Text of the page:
The two entities have formed a new company, on a 50-50 ownership basis, which will undertake the project that will be partly funded by the International Finance Corporation, the World Bank’s private lending arm.
IFC, which plans to fund the project to the tune of Sh4 billion, has hailed the development as a great initiative that will help reduce the deficit in affordable student accommodation.
“[This] will be a big step towards reducing the deficit in affordable accommodation for those in tertiary institutions and those newly out of college but cannot afford to buy properties of their own,” IFC said.
The first bunch of hostels will be built nearby Strathmore, USIU-Africa and Daystar universities where the investors have acquired parcels of land for the project.
The development comes at a time when local universities are contending with an acute shortage of student accommodation that has been caused by several factors including conversion of a number of middle-level colleges with little infrastructure into universities.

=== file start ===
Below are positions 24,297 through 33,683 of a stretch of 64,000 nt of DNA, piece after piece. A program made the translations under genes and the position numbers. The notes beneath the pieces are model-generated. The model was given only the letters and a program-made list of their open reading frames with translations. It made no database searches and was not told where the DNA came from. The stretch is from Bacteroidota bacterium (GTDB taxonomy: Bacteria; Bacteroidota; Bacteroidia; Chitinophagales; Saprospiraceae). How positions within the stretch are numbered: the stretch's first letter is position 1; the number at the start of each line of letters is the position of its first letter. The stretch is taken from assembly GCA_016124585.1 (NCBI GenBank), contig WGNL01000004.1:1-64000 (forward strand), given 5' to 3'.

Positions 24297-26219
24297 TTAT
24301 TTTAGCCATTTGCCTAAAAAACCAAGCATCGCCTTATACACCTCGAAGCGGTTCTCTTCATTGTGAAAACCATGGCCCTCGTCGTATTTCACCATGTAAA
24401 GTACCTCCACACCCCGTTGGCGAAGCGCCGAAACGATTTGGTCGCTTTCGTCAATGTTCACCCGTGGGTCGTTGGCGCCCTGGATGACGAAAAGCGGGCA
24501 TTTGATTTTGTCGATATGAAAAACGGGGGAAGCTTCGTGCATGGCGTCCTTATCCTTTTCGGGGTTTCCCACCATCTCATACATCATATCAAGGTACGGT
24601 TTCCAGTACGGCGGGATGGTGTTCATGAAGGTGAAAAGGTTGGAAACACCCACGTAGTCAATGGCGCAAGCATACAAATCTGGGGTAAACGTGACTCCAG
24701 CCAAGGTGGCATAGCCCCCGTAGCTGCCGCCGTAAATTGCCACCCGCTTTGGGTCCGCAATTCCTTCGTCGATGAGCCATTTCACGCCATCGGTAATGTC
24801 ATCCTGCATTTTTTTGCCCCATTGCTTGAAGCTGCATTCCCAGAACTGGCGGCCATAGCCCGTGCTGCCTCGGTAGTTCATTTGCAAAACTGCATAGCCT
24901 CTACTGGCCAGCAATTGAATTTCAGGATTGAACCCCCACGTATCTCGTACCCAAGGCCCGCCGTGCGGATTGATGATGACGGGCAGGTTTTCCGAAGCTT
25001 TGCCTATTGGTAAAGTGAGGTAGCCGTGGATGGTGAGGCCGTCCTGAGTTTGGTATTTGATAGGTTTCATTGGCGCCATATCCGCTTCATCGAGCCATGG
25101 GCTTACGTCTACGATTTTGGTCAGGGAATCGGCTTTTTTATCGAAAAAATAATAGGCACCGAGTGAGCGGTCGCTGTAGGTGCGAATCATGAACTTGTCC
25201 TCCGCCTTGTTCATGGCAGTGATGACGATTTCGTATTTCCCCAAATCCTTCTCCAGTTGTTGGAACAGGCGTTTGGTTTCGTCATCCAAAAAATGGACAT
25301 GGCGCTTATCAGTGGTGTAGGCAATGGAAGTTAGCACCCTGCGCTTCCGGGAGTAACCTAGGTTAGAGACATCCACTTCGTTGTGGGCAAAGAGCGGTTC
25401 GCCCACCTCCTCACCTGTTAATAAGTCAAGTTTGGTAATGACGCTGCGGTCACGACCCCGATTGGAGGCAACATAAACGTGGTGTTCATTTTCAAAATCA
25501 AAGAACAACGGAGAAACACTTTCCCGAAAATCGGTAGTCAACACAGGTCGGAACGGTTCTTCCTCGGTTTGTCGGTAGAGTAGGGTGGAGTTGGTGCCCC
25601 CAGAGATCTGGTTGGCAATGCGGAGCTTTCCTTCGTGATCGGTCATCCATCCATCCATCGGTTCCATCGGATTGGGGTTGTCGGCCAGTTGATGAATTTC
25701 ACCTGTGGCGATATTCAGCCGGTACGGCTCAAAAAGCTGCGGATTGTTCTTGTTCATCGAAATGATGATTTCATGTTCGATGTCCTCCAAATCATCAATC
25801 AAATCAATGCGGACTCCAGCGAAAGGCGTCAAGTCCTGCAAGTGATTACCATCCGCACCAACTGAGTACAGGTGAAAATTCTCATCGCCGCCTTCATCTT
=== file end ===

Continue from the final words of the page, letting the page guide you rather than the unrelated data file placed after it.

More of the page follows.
A double intake policy for public institutions aimed at delinking admissions from bed space has raised the total number of students from 251,196 in 2013 to 564,507 this year, according to the Economic Survey 2017 –further worsening the accommodation crises.
To solve the issue, several universities have engaged private investors to build hostels for their students in a Public Private Partnership (PPP) model where the investors will manage the facilities for several years to recoup their investments before transferring the hostels to the university.
Kenyatta University has, for example, signed a deal with New-York based private firm Africa Integras for the construction of a 10,000-capacity student hostel at the university’s main campus in Kahawa, Nairobi.
The project that will cost an estimated Sh5.1 billion is the biggest development to be completed under the PPP model since it was entrenched into law in 2013.